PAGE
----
At Touro College of Pharmacy, High School Students in Harlem Educational Activities Fund (HEAF) Program Take Part in Interactive After-School Project on Obesity and Diabetes

Date: March 23, 2010
Media Contact:

Barbara Franklin
Director of Communications
212-463-0400 x5530

New York, N.Y. – Nadira Jackson, 17, far right, a student at George Washington High School in Washington Heights, N.Y., participating in an educational computer game on Monday, March 22, as part of the Harlem Educational Activities Fund (HEAF) program. A hands-on, after-school educational project at the Touro College of Pharmacy, the HEAF program educates students about childhood obesity and diabetes, in keeping with the College’s mission of increasing educational opportunities in the Harlem and surrounding communities. The students pictured are accruing points on the computer while taking care of a diabetic dog, using the knowledge they have gained in the classroom.

In addition to Nadira, other high school students from the New York metropolitan area participating in the program and pictured above are, from left, Angelica Morris, 16, Preston High School in the Bronx; Na’il Salahu-Din, 17, School for Legal Studies, Brooklyn; Mary Portes, 14, Bronx School for Law, Government and Justice; and Naeema Stennett, 16, Fiorello H. LaGuardia High School, Manhattan.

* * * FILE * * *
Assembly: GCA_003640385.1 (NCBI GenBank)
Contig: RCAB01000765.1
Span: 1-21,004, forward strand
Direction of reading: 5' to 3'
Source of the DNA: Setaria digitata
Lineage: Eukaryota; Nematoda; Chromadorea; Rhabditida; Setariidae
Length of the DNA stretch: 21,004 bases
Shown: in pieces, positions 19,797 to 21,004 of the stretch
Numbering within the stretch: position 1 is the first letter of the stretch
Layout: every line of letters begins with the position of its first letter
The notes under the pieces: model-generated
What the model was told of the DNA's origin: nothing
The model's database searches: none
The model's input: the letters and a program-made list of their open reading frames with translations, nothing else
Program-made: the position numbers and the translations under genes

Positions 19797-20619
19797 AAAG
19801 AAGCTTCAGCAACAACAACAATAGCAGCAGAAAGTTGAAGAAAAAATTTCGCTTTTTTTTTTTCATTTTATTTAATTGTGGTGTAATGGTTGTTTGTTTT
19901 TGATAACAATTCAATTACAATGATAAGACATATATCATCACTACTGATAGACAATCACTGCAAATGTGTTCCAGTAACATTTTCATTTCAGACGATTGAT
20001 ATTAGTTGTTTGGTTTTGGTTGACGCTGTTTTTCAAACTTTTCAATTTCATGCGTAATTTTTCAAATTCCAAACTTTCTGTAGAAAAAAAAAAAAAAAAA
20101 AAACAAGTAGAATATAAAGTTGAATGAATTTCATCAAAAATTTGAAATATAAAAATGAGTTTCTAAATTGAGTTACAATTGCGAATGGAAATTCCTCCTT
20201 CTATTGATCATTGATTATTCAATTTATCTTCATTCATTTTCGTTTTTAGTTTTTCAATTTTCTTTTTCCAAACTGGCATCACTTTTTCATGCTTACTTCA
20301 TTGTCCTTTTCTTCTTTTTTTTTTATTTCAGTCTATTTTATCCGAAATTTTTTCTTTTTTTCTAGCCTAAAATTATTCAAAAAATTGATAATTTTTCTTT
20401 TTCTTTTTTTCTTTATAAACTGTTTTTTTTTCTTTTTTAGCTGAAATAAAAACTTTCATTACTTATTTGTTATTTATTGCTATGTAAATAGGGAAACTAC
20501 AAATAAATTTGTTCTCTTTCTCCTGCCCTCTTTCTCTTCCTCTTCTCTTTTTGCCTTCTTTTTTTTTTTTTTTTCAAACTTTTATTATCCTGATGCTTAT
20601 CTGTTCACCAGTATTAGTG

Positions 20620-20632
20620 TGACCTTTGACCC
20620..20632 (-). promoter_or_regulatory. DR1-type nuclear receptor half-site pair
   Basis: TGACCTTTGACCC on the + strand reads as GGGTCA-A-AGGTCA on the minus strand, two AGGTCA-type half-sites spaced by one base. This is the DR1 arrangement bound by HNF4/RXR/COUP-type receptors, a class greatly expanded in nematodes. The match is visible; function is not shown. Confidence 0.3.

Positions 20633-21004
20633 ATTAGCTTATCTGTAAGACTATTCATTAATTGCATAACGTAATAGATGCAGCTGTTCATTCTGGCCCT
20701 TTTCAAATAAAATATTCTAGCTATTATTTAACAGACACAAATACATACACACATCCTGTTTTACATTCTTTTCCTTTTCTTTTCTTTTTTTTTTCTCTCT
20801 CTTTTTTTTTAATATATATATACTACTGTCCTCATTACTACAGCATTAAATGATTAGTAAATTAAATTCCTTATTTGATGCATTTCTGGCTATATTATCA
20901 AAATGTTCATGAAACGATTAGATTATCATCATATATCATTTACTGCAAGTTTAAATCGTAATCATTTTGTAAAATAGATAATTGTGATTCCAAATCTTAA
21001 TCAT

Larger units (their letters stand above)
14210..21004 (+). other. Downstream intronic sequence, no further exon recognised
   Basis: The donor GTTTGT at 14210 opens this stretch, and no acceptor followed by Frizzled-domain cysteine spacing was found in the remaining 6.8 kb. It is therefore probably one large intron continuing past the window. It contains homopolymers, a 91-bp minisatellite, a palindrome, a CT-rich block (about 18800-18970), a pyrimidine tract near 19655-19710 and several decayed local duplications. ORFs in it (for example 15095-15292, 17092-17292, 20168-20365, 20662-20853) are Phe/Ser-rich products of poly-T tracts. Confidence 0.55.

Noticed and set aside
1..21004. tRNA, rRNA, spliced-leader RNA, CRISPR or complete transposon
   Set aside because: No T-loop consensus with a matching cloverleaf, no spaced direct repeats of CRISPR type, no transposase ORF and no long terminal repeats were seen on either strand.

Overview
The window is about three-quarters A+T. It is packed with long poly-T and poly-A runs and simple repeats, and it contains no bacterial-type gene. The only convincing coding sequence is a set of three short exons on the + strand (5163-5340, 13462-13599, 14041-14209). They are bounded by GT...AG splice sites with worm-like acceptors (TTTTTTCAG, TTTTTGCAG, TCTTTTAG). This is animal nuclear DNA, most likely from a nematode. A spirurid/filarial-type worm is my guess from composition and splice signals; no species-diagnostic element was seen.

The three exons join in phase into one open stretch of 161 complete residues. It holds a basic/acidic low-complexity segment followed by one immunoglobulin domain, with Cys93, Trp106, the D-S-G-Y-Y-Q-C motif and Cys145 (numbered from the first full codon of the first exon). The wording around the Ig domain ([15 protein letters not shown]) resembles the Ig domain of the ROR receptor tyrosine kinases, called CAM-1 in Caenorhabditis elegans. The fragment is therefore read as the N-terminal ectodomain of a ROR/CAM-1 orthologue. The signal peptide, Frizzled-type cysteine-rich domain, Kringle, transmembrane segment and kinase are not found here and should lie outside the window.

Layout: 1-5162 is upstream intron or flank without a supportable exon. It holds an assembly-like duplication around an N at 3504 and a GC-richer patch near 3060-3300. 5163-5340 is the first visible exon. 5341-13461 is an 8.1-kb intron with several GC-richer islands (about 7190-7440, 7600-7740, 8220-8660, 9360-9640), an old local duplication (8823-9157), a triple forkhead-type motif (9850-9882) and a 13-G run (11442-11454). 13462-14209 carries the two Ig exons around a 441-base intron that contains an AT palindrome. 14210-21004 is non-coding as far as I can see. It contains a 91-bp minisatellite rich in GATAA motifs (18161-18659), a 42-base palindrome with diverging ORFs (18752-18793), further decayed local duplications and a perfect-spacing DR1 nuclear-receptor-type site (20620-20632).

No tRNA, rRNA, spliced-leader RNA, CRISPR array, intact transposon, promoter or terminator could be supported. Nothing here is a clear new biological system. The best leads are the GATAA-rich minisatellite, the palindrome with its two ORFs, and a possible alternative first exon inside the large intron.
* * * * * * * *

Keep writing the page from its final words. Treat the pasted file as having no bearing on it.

HEAF, which offers a year-round program, is a non-profit, supplemental education and youth development organization that helps familiarize high school students from Harlem and surrounding communities with different career opportunities, in this case pharmacy. Students attend lectures and take part in projects, giving them a bird’s-eye view of various professions. Reeshemah Brightley, administrative assistant in the College of Pharmacy, coordinates the College’s partnership with HEAF. Dr. Shariq Ali, Chair of the department of pharmaceutical and biomedical sciences, helps plan the educational activities.

The Touro College of Pharmacy, which has received candidate status from the Accreditation Council for Pharmacy Education (ACPE), opened its doors in Harlem in 2008. The College is the first pharmacy school in New York City in 70 years and currently the only pharmacy program in Manhattan.